BAQOUBA â€” Specialist Robert Mathews of the US army gets down on one knee between two hulking Bradley armoured fighting vehicles and prays â€” his cavalry platoon is heading into war-torn downtown Baqouba.
Mathews’ unit is heading into the bitterly divided Iraqi city to take its turn guarding an Iraqi police station and reimpose the government’s battered authority in an area rife with Sunni insurgents.
The short journey “outside the wire” from Camp Warhorse to a fortified police post dubbed “Station Earth” takes them on a dangerous route, and the platoon’s battalion has lost three soldiers in the previous six weeks.
At 11:00am as the men of First Platoon and the 1-12 cavalry make their preparations, some of their faces betray their fear.
Others display a chest-thumping bravado as they pump themselves up for the test ahead.
“I attract them. Yeah man, but I don’t give a shit! The guy who shoots at me, I just unload on them, and it’s ‘see you in another life baby’,” declares Sergeant Willie Thomas, a gunner in one of the Bradleys.
As the convoy rolls into the station its pockmarked facade bears testament to the fierceness of the conflict.
Insurgents attempted to throw the police out of Baqouba, but now the US has thrown its support into making sure the police prevail this time.
“We’re thumping them and we’re thumping them hard,” says Captain Chris Conley, a graduate of the renowned West Point military academy and company commander whose three platoons rotate through the frontline post on 72-hour rotations.
“We came back in the neighbourhood last week. They didn’t like it. They attacked us as soon as we got here. There were contacts everyday,” he says.
“They thought they were going to push us out, that we would give in and leave. But we’re staying. We’ve killed around 50 enemies,” he adds.
Conley says he spends as much of his time as possible with the platoon on duty, sleeping on rudimentary cots and eating field rations in an overcrowded building without electricity or running water.
The troops spend the afternoon on the roof behind sandbagged firing positions overlooking a Sunni district of the city described by Sergeant Andrew Benson as “Bad Man’s Land”.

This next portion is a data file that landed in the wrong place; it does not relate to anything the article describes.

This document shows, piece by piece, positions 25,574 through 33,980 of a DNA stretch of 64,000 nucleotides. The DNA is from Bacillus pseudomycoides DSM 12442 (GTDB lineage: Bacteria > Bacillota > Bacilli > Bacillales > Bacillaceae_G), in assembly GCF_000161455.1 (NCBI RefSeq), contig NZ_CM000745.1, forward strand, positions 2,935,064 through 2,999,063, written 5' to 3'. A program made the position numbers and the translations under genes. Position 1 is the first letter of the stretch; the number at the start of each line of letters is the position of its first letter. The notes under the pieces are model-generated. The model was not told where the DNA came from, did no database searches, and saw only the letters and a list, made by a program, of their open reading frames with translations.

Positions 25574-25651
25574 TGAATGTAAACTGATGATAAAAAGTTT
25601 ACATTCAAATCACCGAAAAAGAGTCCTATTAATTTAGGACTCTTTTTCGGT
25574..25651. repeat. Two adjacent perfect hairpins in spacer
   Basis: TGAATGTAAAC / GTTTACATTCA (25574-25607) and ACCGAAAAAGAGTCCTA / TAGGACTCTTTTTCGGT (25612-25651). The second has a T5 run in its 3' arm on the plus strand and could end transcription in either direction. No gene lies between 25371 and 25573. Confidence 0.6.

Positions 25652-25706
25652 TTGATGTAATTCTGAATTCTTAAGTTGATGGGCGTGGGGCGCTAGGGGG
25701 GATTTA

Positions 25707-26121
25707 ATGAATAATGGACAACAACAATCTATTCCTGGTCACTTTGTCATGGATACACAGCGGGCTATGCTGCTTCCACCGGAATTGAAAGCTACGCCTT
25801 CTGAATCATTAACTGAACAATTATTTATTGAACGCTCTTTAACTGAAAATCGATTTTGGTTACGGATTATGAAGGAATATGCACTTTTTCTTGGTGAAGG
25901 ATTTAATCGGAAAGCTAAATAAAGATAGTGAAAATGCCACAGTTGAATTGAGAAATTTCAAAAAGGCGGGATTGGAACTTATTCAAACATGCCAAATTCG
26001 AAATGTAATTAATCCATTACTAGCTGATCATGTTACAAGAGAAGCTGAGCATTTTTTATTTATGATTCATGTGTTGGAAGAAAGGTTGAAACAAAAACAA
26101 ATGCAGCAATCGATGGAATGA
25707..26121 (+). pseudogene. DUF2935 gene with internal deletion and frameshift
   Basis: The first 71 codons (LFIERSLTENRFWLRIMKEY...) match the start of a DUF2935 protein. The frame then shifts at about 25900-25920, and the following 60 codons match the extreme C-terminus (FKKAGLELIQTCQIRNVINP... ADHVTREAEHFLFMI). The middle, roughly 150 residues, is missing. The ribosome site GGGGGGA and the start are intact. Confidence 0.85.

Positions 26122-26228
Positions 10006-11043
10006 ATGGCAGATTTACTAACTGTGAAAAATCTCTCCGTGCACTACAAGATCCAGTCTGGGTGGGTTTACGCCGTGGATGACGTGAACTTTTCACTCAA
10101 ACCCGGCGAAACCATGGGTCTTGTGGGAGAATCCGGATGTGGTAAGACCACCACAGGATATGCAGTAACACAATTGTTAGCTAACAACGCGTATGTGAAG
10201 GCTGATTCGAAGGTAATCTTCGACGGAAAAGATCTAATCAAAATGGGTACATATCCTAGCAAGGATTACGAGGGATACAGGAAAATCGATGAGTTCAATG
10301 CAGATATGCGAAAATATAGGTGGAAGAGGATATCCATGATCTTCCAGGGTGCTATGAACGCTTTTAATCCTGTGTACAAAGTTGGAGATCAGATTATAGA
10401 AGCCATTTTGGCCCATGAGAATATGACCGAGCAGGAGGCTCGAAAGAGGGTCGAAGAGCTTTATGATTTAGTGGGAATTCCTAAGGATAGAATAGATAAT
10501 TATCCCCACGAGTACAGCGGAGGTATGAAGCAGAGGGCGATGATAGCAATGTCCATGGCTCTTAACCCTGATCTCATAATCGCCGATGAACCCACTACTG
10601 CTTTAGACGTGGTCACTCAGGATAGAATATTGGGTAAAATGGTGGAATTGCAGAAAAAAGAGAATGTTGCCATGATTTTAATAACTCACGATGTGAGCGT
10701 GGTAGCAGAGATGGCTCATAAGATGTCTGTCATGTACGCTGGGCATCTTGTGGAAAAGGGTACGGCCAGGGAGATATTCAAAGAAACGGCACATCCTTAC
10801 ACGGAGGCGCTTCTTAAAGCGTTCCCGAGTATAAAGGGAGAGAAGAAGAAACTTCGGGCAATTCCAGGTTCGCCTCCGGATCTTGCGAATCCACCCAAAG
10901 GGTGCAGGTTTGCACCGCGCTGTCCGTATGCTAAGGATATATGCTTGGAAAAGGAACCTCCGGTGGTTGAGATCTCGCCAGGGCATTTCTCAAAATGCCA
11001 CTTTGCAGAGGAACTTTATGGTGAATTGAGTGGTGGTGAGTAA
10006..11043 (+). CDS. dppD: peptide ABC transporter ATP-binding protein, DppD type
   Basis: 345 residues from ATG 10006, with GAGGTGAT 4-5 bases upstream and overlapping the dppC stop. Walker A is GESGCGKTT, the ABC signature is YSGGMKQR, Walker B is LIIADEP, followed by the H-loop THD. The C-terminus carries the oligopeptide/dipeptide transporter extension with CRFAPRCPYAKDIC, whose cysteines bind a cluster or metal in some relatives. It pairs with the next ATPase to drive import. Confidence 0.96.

As night falls, the temperature drops dramatically.
Then gunfire erupts in the darkness, echoing around the neighbourhood in front of the US position. At 8:00 pm Conley sends two Bradleys and three Humvee jeeps full of troops to investigate.
The gunner in one Bradley fires his 25mm cannon.
Through his night-vision sight he has seen incoming fire and gunmen running into a house. Eight Americans jump from a Humvee and give chase, but fall back when they spot a wire across a door.
Booby traps and roadside bombs are the biggest dangers for GIs in Iraq.
Twenty minutes later and the Bradley fires again, the heavy calibre shells from the turret gun ripping apart a man. When the Americans reach his body they find a Kalashnikov assault rifle lying nearby.
The soldiers burst into a nearby house and come upon a woman hugging two children and sobbing. There is no man in the house and, after a quick search, the troops head back into the street. Their radio crackles an order.
“We got to take a picture of the body.” â€” “What the hell for?” â€” “I didn’t say it was easy. Those are the orders.” The men turn the bloody body over and photograph it before moving on.
It’s now 25 minutes since the patrol left the police post and the GIs come upon a locked gate. No one answers when they knock, so the Bradley swings into the compound wall and knocks it down.
Inside a family is watching the movie “King Kong” on television.
The man of the house is searched and the 10-year-old son is taken to one side by “Shooter”, the platoon’s Iraqi interpreter.
“Where are the bad men?” he asks, but the boy says nothing.
“Kids are more truthful and they don’t like the violence around.
It’s a technique. The men usually don’t say anything. We don’t interrogate the women. Too sensitive,” explains Lieutenant Ben Dowell.
The men head back to sleep, tomorrow will be a busy day.
It’s 3:30 am and operation “Rabbit Hunter” starts early. A combined force of US and Iraqi personnel are going to encircle and search the Khatun district of Baqouba and seek out a bomb factory and a kidnap gang.
As the Bradleys deploy around the area one of them is hit by an improvised explosive device (IED), or roadside booby trap. No one is hurt, but the vehicle has to be withdrawn.
While the crew chiefs and gunners scan the surrounding area, the troops in the uncomfortable rear cabin doze amid a clutter of well-worn weapons and crates of high-energy drinks.
The mission is a success.
The US cavalry’s Iraqi comrades have arrested more than 40 suspects and liberated a teenage boy held hostage by the gang, so the soldiers head back to base and organise a duty roster for guarding the roof overnight.
One Bradley has to head back to base, however, at 2:00am, and one of the crewmen wearily breaks open a ration pack to sustain him on the way home.
“Don’t eat that f…… chicken patty. It’s bad luck,” shouts Sergeant Carlos Santillana. “Each time we eat some we get IED-ed or shot at. Come on, let’s get dead.”